I mentioned Mr. Malhas‘ poorly conceived (and timed) remarks as it is the second instance where someone who should have kept his mouth shut offered an opinion when he shouldn’t have one. Somehow the message was not clear to Mr. Malhas that, when opening a workshop for journalists organized by international environmental bodies, it was be ill-advised to trash talk the media in general and specific reporters. Again, he was not there as Mr. Malhas private citizen with an opinion on the environment. He was in attendance as a representative of Jordan’s government. He was there as the face for the environment of Samir Rifai’s government. In effect, he was there representing His Majesty, King Abdullah. I can’t quite imagine what, in that role, made him think that his personal opinions of the qualifications, skill, and motivation-levels of journalists should be open game. While his remarks that Jordanian journalists lack fact-checking skills and are unmotivated to do a great job may be true, it was the wrong time, place, and person to approach the subject. I have many personal opinions on the state of journalism in Jordan. As a private citizen, I not only can hold these opinions, but can espouse them loudly as much as I like. However, the moment I transition from representing only myself, I give up those rights…
These two cases clearly demonstrate to me that media training is sorely needed by everyone who is likely to find themselves in the spotlight, no matter how small that spotlight may be. When representing others, you must carefully consider your remarks and think long and hard before making statements that may be poorly received. It’s not longer just you that you are affecting…
Happy Feet (in Mouth)!
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4 thoughts on “>A Big Week for People Overstating Their Opinions… Environment and Refugees Under Fire?

  1. >Well said.But regarding Mr. Malhas story, I still think he is entitled to criticize the media, as he is not a representative of said media, unlike Mr. Whitley, who proceeded to undermine his own position as head of UNRWA, and he might as well resign after such a statement.Of course, the way Mr. Malhas did it (calling reporters donkeys) was absolutely wrong, but I think he gets to express an opinion on such matters.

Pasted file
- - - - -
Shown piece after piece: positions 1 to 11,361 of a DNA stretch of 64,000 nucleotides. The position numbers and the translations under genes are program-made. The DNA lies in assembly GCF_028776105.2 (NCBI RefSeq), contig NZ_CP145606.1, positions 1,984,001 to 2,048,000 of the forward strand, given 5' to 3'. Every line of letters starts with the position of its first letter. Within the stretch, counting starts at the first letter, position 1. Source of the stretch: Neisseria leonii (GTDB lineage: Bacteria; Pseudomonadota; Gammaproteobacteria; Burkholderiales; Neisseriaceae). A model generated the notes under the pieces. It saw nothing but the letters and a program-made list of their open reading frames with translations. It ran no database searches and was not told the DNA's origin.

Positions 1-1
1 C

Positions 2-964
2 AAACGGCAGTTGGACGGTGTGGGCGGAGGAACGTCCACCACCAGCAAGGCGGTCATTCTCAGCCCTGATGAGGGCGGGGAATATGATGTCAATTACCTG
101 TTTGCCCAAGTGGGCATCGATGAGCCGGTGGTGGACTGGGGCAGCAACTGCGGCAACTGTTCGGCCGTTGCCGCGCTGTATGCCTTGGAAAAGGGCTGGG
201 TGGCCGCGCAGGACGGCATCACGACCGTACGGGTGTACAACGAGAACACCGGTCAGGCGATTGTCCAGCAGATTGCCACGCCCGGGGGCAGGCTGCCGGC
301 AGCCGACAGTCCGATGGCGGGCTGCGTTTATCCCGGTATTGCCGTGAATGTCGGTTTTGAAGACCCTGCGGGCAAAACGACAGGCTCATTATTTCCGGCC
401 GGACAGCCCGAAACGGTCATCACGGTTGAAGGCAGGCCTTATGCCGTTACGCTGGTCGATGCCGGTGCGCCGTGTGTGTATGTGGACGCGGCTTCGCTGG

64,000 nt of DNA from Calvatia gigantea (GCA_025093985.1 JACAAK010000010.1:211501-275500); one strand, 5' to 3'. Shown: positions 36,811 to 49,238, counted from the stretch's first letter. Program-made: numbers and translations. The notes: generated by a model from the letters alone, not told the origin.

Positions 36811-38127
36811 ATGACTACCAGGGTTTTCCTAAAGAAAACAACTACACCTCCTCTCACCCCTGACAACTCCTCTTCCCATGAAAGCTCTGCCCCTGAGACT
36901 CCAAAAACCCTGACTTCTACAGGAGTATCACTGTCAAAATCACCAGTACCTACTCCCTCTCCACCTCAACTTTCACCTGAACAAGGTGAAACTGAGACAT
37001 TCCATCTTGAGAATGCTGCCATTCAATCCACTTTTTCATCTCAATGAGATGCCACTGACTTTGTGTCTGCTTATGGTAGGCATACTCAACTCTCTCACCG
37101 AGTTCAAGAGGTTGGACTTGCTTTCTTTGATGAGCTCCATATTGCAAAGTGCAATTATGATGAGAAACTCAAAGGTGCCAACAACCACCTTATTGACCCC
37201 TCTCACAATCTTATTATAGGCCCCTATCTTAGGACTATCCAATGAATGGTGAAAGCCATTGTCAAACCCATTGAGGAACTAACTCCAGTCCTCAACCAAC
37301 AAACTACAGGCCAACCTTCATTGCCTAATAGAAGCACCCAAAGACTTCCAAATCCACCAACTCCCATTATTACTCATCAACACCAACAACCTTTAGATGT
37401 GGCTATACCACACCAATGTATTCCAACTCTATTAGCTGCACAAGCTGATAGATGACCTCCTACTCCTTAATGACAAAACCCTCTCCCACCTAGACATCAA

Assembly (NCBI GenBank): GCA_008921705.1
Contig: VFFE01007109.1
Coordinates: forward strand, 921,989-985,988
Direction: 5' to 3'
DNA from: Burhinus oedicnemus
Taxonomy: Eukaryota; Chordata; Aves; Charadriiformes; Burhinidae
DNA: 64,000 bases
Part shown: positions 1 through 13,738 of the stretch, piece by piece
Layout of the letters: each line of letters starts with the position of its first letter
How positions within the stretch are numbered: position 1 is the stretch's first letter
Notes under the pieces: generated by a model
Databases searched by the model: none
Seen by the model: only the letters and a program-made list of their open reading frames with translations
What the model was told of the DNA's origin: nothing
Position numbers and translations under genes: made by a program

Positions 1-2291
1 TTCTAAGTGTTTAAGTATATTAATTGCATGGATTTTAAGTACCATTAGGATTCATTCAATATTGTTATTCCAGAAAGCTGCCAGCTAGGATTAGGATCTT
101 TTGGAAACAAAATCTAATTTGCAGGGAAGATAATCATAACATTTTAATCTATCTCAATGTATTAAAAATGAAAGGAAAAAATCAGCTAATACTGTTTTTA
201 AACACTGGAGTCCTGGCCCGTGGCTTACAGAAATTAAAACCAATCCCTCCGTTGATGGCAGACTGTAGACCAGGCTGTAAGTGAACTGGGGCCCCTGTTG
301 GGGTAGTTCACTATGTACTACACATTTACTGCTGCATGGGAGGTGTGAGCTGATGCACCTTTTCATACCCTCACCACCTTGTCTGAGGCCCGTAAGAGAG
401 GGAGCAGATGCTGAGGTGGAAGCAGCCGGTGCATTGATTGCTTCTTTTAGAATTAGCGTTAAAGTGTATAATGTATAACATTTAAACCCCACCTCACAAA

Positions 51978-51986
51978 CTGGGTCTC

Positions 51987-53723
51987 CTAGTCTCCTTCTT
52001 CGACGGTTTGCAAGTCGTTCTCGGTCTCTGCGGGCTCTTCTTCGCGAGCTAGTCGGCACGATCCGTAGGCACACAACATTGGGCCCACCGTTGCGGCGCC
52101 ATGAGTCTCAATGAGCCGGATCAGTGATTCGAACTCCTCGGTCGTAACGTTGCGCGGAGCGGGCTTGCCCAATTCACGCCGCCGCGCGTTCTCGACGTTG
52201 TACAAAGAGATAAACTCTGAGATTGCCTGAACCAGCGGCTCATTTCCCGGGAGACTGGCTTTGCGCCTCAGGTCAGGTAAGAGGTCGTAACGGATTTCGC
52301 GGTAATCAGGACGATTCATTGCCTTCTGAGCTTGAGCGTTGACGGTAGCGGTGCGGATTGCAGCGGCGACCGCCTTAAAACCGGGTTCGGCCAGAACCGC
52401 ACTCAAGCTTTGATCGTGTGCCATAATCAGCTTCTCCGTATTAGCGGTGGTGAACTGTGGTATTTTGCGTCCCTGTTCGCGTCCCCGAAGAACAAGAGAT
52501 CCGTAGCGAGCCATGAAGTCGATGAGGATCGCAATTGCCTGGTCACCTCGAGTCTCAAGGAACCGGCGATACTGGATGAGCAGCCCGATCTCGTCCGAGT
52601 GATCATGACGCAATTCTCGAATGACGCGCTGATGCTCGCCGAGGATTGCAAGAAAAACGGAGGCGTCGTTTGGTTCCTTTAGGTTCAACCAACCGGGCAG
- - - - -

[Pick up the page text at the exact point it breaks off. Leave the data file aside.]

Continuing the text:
2. >Ehab, thanks for your comment. However, once you become a Minister, you no longer have an opinion other than that provided for you. As a representative of the government, you should not say something in an open, public forum that does not meet with the government's views. For me, the issue was not about his calling someone a donkey (which is clearly inappropriate). It was about the fact that he spoke out of turn. And, after rereading the Jordan Times article it appears this "criticism" of the media took place during his opening of the conference. I would hope that the next Minister will have enough sense to use such forums as an opportunity to build bridges to achieve a partnership in sustainability (the intent of the forum) rather than openly alienating those with whom he should be building said partnership. So, again, this is not Mr. Malhas speaking as Mr. Malhas. This was Mr. Malhas speaking as the Minister representing Jordan…Oh, and I hope Mr. Whitley was booted the second those words came out of his mouth…

  3. >You are welcome. :)I see your point, but I believe Mr. Malhas is not wrong in pointing out errors of the media, especially fact-checking errors regarding issues that should be important to him considering he is after all the minister of environmental affairs. So in my mind, he should point out those errors, more in the form of fact rather than opinion.Of course I agree it was totally inappropriate, and the setting was totally wrong. Maybe a report to the media about the current state of affairs (rather than public insult) is a better way to do it.

  4. >Ah, Ehab, we agree totally. In another forum and in the terms of, Jordanian media outlets need to improve their attention to detail and fact-checking would be fine. Constructive feedback constructs and builds relationships. Hurling insults and beating people down destroys relationships. I actually think that the concerns that you mention should be addressed through the journalism association. After all, that should be their role. They should be offering workshops and building skills, right? Thanks for clarifying and we definitely agree.